BKV: I just don't think enough people are trying. I do think if I could do it, more people could do it as well, I just think a lot of creators are attracted to those toys they got to play with when they were young, and everyone wants to write a Superman story or a Batman story or a Spider-Man story. I don't know, if it's been successful for me, it should be successful for anyone. I think the one thing I've done is, I heard a lot of guys put out new books and they'll say, "Oh, the first issue is really good, but wait until you see number four, that's really where it kicks in." Even Neil Gaiman says that Sandman didn't really come into its zone until around issue number eight. The marketplace is so crowded and cutthroat now that you don't have the luxury of going to issue number eight or issue number four. In that first issue, you really have to convince people that this is a book they desperately need to buy, more than X-Men or whatever books they're buying. I think if I'm good at anything, it's writing a really good first issue and finding the best artist to bring that to life. "Hit the ground with your feet running" is the secret.
AVC: The first issue of Ex Machina ends with a 9/11-related twist that could have made readers angry if you'd handled it wrong. Were you concerned about that?
BKV: Yeah, I was. It's hard, because I didn't want it to be like Titanic, where I'm exploiting… Obviously not enough time has passed to exploit this tragedy, to tell a stupid love story like Titanic. It made me uncomfortable and worried, but that sort of made me want to do it more. I think that people kept saying "It's too soon," and I'd much rather be writing about something too soon than too late. It made me uncomfortable and angry. I don't know, [there was] sort of a gut instinct that it was something I really wanted to talk about, so I just did it.
AVC: Ex Machina protagonist Mitchell Hundred is a little obscure about his political beliefs, but to the degree that they've been revealed, how much do they reflect your own?
BKV: Not very much at all. I really didn't want to do a book where the guy was just a mouthpiece for my weird politics, to try and shove it down people's throats. I wanted to pick an interesting character. He's much more logical than I am. He's a civil engineer, and I can't do basic arithmetic. But I do think he's much more of a pragmatist than I am. I think I'm a bit more of an idealist, and he's not like that at all. We're the same in some respects, we differ in others, but he's really independent and I'm not.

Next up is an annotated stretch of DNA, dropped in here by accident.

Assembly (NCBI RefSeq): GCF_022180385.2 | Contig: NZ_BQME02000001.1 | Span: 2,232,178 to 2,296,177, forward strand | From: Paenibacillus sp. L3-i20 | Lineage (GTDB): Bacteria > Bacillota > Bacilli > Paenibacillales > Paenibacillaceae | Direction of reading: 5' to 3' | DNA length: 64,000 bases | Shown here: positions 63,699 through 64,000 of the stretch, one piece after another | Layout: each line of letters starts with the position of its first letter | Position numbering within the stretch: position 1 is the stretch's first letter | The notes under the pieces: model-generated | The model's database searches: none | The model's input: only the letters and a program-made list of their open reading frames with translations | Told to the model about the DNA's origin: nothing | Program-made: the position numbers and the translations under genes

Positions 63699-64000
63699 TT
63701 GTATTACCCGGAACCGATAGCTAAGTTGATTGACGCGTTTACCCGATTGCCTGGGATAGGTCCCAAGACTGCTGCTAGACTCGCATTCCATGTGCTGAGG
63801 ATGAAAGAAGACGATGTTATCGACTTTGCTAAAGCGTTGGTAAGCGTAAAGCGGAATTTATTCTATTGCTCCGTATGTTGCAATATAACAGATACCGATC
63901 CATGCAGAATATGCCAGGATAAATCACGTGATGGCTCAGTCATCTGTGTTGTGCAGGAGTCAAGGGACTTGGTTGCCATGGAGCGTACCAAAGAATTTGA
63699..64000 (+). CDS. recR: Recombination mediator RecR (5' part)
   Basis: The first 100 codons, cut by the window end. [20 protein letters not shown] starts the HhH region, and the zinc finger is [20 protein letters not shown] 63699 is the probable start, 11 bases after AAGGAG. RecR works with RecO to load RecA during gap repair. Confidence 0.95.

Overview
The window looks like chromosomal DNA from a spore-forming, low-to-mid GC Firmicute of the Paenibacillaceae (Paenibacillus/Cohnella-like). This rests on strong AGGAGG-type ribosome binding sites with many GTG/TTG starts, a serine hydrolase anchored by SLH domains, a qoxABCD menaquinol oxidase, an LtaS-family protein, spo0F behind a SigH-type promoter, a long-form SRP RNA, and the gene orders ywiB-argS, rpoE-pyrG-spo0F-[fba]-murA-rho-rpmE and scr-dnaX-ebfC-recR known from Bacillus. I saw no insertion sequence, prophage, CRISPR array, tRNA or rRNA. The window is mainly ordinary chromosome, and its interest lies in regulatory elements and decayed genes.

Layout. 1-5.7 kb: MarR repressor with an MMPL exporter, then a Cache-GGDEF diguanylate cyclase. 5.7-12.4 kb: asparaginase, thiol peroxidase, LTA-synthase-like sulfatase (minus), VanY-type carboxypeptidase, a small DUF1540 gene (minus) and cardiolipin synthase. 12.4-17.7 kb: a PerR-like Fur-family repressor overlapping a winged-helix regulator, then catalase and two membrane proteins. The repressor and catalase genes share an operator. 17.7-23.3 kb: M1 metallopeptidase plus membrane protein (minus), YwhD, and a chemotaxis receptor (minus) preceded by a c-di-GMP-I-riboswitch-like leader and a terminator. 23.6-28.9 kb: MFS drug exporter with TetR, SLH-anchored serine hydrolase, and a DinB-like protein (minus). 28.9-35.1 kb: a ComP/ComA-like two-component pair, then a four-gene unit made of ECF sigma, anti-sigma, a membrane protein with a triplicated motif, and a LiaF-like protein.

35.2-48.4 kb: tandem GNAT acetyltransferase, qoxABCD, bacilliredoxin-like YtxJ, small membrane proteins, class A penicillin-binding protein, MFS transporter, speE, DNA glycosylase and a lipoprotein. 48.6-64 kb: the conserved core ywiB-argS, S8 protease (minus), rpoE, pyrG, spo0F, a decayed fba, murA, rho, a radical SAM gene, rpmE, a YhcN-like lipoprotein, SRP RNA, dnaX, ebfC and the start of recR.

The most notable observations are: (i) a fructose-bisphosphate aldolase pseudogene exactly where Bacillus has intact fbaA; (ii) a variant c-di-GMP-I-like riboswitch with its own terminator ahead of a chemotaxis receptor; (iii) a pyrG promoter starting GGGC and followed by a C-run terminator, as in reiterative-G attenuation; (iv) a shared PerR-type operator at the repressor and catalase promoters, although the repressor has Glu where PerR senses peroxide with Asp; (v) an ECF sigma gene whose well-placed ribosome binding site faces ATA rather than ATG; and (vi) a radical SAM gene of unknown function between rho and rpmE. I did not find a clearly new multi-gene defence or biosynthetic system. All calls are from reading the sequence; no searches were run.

AVC: Because you're a hardcore Republican, obviously.
BKV: [Laughs.] Well, I never talk about it, but I think if you read all of my books, you can probably suss out where my politics are.
AVC: With Ultimate X-Men and Runaways, you deal with a lot of teen characters. Do you have a process for getting inside the heads of teens?
BKV: I genuinely am sort of an emotionally stunted man-child, so if I just write to the top of my intelligence, it sounds like a teenager. I don't have to… I remember reading an interview with [Brian Michael] Bendis where he talks about going to the mall and listening to kids, and that just sounds sort of creepy, like a pedophile thing, to me. I don't do that. I like being around teenagers. It's good for drama; they feel everything much more intensely than we do, their lives are much more interesting than ours. They're mutants. They have these weird bodies that are rebelling against them and changing every day. Teenagers always equal good drama.
AVC: You've had some interesting jobs prior to comics, including a stint working at a psychiatric hospital. How long were you there, and what did you do?
BKV: It was my second job after film school. I saw a posting in the NYU job bulletin—they were looking for someone in an audiovisual capacity, so I went and applied for the job. I was sort of the glorified A.V. nerd, wheeling TV trays in and out of places. But every once in a while, I would shoot video stuff where the psychiatric interns would interview patients and they'd want someone to tape it. I'd get to do that. Or I'd have really strange things, like a guy would come into the hospital with, I guess, amnesia… I don't know if there's a better term, a more scientific term, for that, but they would do sodium pentothal, the Nazi truth-serum drug you always hear about in fiction. They'd inject that in order to force memory stuff. I got to tape things like that. And I mean, talk about grist for the mill. As a writer, you want to see stuff like that. I would get to document in some way what was going on at this hospital. I was there for, I guess, about a year and a half, two years.
AVC: Which turns up in your writing more, that or your job as a live-in dog-sitter?
BKV: The live-in dog-butler thing that I did was just a crazy… Some lady let me stay in her butler quarters. I was so poor and I didn't have enough comics work, so I got to live in a Central Park West butler's quarters, and I took care of a rich person's dog.
AVC: Do you have a dog now?
BKV: I do not, and because of that experience, I probably never will. It was a big dog, too, an inappropriately big dog for New York.
AVC: Does your writing read better in trade-paperback form, or month to month?
BKV: I don't know. I sort of read or experience it month to month, and that's what I love. I know a lot of guys—there's this debate about "Are you writing for the trade or not?" But I really don't. I love serialized fiction. I love especially Y, where Yorick is sort of aging in real time. We're entering year three, and Yorick is three years older than he was at the beginning. I like that experience of visiting the characters, sort of peeking in at them once a month. Hopefully, it reads well in trades, because I think that's where most people discover my work. But I like the cliffhangers. I like punishing people and being mean and ending on the best cliffhanger possible.